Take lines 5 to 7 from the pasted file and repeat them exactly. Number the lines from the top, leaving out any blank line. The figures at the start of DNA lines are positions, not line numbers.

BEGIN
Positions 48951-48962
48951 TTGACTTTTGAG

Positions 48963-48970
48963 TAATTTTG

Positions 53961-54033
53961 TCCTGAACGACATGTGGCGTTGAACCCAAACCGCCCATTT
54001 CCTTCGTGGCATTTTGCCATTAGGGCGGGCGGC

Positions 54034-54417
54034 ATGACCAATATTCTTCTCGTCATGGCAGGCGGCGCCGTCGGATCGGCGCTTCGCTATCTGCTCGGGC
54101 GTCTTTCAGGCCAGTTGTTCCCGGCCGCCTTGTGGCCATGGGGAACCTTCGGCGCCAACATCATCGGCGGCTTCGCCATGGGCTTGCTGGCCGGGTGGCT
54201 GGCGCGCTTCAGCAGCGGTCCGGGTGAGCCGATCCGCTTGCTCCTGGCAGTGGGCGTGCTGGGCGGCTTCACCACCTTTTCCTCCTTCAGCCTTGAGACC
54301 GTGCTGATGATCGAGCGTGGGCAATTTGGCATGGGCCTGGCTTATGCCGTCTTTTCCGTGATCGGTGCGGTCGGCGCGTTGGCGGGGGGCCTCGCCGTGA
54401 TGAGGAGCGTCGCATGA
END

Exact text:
Positions 53961-54033
53961 TCCTGAACGACATGTGGCGTTGAACCCAAACCGCCCATTT
54001 CCTTCGTGGCATTTTGCCATTAGGGCGGGCGGC